Broadcom Donations Support Research Computing

Cluster Computing

The Broadcom Corporation is a generous donor of computing equipment to UCI.  Following its contribution of hundreds of rack-mounted compute servers in 2007, two subsequent donations of compute servers and disk storage have benefited UCI and other UC campuses.

Among the service improvements the recent Broadcom contributions have made possible are research computing equipment for the Bren School of ICS, expansion of the space available for faculty and staff email storage (increased disk quotas), augmentation of the MPC and BDUC compute clusters available to all campus researchers, and an upcoming application server.  This will allow the use of a remote-access tool (e.g. Windows Terminal) to run research software (e.g. Matlab or SAS) remotely.  The server will be highlighted in a subsequent issue of IT News.

In these times of reduced state funding, Broadcom’s ongoing support of UCI is deeply appreciated.

Greenplanet: Cluster Computing for Physical Sciences


Physical Sciences, with support from IAT-NACS, has assembled a high-performance computing cluster for climate modeling and other computational-intensive research.

Called “Greenplanet,” the cluster comprises nodes purchased by faculty in Earth Systems Sciences (ESS), Chemistry, and Physics, and it is expected that Math faculty will also participate.  At this time, Greenplanet includes almost 900 CPUs and is still growing.

IAT provides secure, climate-controlled space in the Academic Data Center,  system administration services as a team with Physical Sciences IT staff, and consultation on code parallelization and optimization.

According to Assistant Professor Keith Moore of ESS, Greenplanet is “a flexible cluster, suitable for massively parallel complex computations (such as climate simulations), and for smaller-scale use on a single node as a workstation.”

A typical node features 8 64-bit Intel CPUs.  Greenplanet features the Load Sharing Facility (LSF) for job management and the Lustre caching file system for extremely high-performance access to the large datasets typical of climate modeling.  Two message passing techniques are available for parallel code: OpenMP for communication between CPUs on a node, and MPI for communication between CPUs on different nodes.  Greenplanet also has the high-performance Infiniband interlink between nodes for high-speed communications.  There is extensive instrumentation available for tuning jobs to optimal execution speed and use of all available computational capacity in the cluster.

Software includes the Climate Systems Modeling package, parallel Matlab, and quantum chemistry packages such as Gaussian and Turbomole.

New Computing Cluster

Computer Cluster

Computer Cluster

Last year, Broadcom graciously donated over 400 compute servers to UC Irvine. While the majority of the servers were distributed to campus researchers, NACS and the Bren School of Information and Computer Sciences have collaborated to bring a new general-purpose campus computing solution to researchers and graduate students at no charge.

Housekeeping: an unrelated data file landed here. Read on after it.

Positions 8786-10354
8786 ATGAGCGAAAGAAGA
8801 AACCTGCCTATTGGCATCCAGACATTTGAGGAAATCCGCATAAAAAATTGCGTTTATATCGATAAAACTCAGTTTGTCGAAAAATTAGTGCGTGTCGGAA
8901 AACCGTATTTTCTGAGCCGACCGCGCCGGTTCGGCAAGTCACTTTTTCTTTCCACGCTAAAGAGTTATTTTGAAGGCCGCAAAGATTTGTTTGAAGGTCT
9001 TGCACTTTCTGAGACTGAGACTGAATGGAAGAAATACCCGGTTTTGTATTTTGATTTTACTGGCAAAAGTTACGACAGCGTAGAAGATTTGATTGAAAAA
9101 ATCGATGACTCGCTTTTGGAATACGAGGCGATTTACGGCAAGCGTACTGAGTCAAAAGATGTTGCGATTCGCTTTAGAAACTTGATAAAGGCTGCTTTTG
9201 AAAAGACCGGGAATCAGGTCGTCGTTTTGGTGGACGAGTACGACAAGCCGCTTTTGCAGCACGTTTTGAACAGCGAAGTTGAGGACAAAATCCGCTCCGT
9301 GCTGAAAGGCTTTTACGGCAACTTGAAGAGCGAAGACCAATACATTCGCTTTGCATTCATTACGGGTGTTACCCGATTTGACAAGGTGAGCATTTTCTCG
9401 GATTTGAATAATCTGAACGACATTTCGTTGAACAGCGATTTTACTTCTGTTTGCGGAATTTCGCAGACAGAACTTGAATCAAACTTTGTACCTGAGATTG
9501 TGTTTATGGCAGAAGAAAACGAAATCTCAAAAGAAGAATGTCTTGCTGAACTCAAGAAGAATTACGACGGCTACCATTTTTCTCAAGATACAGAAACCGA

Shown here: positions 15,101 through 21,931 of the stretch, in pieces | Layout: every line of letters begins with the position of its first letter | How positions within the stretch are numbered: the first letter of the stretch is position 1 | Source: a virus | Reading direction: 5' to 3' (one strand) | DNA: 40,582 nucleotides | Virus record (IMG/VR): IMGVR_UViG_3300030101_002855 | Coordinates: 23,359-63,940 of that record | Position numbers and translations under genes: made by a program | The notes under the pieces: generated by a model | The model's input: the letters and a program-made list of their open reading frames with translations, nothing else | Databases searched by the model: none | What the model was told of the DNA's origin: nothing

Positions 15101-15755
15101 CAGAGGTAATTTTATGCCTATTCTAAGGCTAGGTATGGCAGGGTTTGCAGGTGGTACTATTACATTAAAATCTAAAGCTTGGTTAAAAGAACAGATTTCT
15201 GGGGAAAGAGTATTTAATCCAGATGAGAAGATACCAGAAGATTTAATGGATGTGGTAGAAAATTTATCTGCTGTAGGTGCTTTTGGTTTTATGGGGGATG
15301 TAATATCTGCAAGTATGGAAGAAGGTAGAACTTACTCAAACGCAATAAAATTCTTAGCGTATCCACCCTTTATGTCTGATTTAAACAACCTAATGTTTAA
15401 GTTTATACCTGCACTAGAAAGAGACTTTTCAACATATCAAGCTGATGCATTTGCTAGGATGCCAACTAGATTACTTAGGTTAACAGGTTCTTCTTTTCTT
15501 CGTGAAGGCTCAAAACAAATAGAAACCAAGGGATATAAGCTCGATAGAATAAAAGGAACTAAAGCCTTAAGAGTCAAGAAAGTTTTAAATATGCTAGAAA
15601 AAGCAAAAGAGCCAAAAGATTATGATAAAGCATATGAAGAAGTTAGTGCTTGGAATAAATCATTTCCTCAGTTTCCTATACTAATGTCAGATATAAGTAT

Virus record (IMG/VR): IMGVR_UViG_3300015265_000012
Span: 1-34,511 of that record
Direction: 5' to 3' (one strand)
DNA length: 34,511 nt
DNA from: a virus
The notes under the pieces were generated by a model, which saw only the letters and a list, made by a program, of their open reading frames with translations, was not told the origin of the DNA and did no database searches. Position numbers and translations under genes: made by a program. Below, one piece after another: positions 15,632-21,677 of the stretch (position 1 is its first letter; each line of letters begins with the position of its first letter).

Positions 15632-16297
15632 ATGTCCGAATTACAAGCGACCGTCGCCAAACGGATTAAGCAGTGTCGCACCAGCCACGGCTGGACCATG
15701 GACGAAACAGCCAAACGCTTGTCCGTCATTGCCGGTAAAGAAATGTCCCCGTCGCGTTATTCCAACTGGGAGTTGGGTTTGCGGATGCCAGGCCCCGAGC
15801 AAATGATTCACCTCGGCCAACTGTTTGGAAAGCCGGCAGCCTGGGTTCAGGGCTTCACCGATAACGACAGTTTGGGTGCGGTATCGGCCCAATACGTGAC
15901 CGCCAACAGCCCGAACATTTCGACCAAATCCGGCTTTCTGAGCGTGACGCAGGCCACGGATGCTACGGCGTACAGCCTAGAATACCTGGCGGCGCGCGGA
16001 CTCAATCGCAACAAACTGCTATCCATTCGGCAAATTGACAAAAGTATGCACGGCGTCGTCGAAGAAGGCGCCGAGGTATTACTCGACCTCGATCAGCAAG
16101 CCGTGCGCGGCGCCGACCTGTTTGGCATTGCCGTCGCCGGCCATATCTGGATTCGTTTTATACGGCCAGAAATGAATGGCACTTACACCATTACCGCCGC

Initially, the Broadcom Distributed Unified Cluster (BDUC) is comprised of 80 nodes: 40 nodes with 32-bit Intel processors and 40 nodes with 64-bit AMD processors. Broadcom is expected to donate newer servers over time, allowing nodes to be upgraded.  NACS and ICS plan to further expand the cluster as well, subject to available staff and Data Center resources.

BDUC includes standard open-source compilers, debuggers, and libraries; in addition, the MATLAB Distributed Computing Engine (DCE) will soon be available.  In the near future, BDUC will offer priority queues for research groups that provide financial support or hardware to the cluster.

BDUC is now available to all faculty, staff, and graduate using your UCInetID and password. To request an account, send an e-mail to  A new user how-to guide is available on the NACS website

Cluster Computing

NACS hosts and manages the Middle Performance Computing (MPC) “Beowulf” Cluster on behalf of campus researchers who need substantial computational power.

MPC comprises private nodes and shared nodes, including a part-time shared cluster using NACS PC lab systems. MPC systems feature a mix of architectures to provide high computational throughput.

A feature of the MPC service is the opportunity for researchers to join their own systems to the cluster. In exchange for system administration, housing, and 24/7 oversight provided by NACS, researchers allow 25% of their systems to be configured as part of a campus computational resource. (The remaining 75% is configured to be a cluster, or “queue”, dedicated to the owner.) Contributors may, of course, make use of systems designated for campus use.

Contributors also become voting members of the MPC Advisory Board. The purpose of the MPCAB is to advise NACS on the governance, policies, procedures, and technical aspects of the MPC cluster.

Researchers may request accounts on MPC (and other NACS resources) online. Any future changes that impact MPC users will be posted on the MPC website.

NACS also hosts the GradEA Beowulf Cluster for the exclusive use of UCI graduate students.

MPC web site:

MPC account requests:

GradEA web site: